11 Source: CDC 2003c, analysis of National Health Interview Survey data. See note at end. Figure 9 Preventive Care The American Academy of Pediatrics and other organizations recommend that children obtain regular preventive health care, or wellchild visits. At such visits, children can receive routine preventive health services, such as immunizations, be screened for signs of developmental or medical problems that could pose a long-term risk to their health or well-being, have their vision and hearing checked, and receive health education and counseling about healthy behaviors. In Medicaid and SCHIP, well-child visits are core elements of health services offered to children. Children served by Medicaid and SCHIP are much more likely to obtain these important preventive health services than uninsured children. They receive well-child visits at rates similar to privately-insured children. A major federal study found that geographic areas with greater Medicaid coverage experienced lower rates of preventable hospitalizations for children (Billings and Weinick 2003). These findings suggest that when children gain better access to primary and preventive care through the public programs, they are less likely to be hospitalized for diseases like asthma or diabetes. *Difference from uninsured is significant with 90% or better confidence. Source: Kenney, et al. 2003, analyses of National Survey of America s Families. Figure 10 Access to Physician Services Medicaid and SCHIP can improve access to primary medical care for children. Data from the National Survey of America s Families show that publicly-insured children are about 50 percent more likely to have seen a physician or other health care professional in the last year as children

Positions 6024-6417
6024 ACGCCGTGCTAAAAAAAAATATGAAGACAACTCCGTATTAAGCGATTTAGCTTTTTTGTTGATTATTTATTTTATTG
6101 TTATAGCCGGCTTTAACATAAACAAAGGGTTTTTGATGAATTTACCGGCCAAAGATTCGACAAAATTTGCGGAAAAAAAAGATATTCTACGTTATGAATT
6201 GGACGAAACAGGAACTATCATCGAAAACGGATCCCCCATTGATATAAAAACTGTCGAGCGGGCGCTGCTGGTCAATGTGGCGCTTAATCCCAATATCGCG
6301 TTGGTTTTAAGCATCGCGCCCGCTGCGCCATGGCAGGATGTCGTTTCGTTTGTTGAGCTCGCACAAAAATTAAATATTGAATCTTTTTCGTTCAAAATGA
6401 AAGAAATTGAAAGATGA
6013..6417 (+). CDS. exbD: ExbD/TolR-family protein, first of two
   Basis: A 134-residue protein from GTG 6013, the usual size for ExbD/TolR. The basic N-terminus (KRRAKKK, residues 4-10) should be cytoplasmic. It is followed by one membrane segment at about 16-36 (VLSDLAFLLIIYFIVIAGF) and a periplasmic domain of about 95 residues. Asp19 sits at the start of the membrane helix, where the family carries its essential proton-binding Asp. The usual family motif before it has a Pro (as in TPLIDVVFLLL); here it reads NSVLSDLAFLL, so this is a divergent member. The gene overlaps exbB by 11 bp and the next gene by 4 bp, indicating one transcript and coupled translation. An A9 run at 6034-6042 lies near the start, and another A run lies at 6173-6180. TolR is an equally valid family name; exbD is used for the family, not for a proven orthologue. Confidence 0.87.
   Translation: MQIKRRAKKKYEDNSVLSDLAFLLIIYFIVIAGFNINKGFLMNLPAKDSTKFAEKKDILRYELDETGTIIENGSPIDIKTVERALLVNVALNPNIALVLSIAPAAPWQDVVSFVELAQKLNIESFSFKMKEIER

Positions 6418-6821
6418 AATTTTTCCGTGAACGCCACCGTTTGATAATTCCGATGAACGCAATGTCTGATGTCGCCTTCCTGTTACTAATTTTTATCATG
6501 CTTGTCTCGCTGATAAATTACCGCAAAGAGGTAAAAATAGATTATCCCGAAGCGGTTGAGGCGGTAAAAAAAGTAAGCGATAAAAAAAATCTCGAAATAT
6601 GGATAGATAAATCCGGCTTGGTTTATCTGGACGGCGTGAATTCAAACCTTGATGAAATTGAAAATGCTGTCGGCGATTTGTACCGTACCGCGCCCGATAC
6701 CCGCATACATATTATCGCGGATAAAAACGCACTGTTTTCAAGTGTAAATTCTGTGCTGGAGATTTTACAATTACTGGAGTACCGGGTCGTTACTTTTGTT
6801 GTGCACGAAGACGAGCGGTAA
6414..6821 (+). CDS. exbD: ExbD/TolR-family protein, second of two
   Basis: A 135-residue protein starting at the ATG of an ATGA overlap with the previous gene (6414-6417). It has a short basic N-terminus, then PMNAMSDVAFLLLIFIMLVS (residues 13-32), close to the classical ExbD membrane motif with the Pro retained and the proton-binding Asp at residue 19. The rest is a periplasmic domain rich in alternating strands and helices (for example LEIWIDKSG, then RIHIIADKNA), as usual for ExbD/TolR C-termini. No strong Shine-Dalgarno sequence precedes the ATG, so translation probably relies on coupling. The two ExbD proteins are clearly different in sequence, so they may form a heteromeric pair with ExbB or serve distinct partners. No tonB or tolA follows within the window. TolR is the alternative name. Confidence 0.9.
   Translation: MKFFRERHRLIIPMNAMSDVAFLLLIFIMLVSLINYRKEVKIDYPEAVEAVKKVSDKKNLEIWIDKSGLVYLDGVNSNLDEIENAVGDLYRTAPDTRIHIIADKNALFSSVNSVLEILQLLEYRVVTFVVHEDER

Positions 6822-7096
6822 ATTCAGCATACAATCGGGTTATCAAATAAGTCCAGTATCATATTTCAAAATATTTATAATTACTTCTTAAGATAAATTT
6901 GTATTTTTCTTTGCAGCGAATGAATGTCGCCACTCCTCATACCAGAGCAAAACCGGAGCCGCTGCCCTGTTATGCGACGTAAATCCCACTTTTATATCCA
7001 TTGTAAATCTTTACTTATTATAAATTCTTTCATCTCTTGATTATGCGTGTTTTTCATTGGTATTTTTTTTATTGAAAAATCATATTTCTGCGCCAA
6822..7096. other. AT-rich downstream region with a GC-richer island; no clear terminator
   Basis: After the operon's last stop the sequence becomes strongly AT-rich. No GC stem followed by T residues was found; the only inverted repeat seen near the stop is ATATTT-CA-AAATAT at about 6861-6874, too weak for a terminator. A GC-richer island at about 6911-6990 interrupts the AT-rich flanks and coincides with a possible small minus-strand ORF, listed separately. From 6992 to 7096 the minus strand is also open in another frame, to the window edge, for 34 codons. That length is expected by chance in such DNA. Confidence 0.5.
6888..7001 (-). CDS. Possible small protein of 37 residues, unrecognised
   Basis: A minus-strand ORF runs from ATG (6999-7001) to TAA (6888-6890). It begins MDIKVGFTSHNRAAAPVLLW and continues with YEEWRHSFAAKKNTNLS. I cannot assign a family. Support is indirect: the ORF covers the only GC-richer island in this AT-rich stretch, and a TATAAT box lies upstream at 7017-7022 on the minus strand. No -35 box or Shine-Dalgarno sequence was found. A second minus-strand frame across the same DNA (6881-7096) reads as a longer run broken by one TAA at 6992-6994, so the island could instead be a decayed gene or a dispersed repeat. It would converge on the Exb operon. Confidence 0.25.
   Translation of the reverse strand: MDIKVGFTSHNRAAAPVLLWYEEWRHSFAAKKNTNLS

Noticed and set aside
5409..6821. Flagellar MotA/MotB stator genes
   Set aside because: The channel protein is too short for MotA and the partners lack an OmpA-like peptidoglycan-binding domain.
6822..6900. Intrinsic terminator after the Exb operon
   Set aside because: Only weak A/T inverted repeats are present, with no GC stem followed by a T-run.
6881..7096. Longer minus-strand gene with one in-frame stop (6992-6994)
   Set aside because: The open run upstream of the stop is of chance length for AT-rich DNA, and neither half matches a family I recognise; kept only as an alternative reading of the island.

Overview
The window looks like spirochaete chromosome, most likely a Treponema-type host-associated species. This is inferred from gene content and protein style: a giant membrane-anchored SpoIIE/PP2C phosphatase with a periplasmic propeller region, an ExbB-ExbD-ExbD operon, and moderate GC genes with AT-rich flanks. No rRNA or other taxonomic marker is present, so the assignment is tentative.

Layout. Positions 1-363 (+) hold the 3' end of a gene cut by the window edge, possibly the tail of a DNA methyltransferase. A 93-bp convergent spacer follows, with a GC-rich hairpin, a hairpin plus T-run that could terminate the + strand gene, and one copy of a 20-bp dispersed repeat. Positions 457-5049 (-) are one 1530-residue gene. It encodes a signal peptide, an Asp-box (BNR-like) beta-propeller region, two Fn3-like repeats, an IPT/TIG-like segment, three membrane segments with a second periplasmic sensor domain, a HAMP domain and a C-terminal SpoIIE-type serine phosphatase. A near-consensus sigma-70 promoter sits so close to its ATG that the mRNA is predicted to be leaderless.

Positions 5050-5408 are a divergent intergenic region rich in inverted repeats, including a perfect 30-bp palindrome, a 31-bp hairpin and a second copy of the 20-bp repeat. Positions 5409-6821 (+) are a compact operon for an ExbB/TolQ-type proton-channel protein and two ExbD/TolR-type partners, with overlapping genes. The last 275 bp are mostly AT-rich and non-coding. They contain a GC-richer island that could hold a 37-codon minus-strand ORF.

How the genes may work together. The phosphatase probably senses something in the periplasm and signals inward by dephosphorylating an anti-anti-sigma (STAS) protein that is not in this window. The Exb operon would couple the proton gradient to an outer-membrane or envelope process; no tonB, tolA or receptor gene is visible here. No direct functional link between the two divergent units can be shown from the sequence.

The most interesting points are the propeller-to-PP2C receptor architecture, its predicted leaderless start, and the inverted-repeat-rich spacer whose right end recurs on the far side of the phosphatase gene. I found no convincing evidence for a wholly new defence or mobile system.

12 who are uninsured. Publicly-insured children see doctors at about the same rate as privately-insured children. While low Medicaid or SCHIP payment rates can reduce physicians willingness to care for Medicaid or SCHIP patients, these data suggest that children covered by the public programs are nonetheless about as likely to see a doctor as privately-insured children. An earlier Urban Institute study found that, after controlling for differences in income, health status and other demographic characteristics, children on Medicaid typically saw physicians more often and received more primary and preventive medical care than similar lowincome privately-insured children (Dubay and Kenney 2001). For lowincome children, public programs may be more effective in providing care than private health insurance. This could be because private health insurance plans typically have higher cost-sharing and fewer benefits than Medicaid. *Difference from uninsured is significant with 90% or better confidence. Source: Kenney, et al. 2003, analyses of National Survey of America s Families. Figure 11 Access to Dental Care Tooth decay and other oral health problems are among the most common untreated health problems affecting America s children. Children covered by Medicaid or SCHIP are much more likely to have received dental care in the past year than uninsured children. All Medicaid programs are required to offer dental care for children and almost all SCHIP programs offer dental benefits. Publicly-insured children are, however, somewhat less likely to receive dental care than privately-insured children, who are generally more affluent and who may thus have better access to dentist s offices. Recent reports have suggested ways that states could strengthen access to dental care in Medicaid and SCHIP (CHIRI 2003; Children s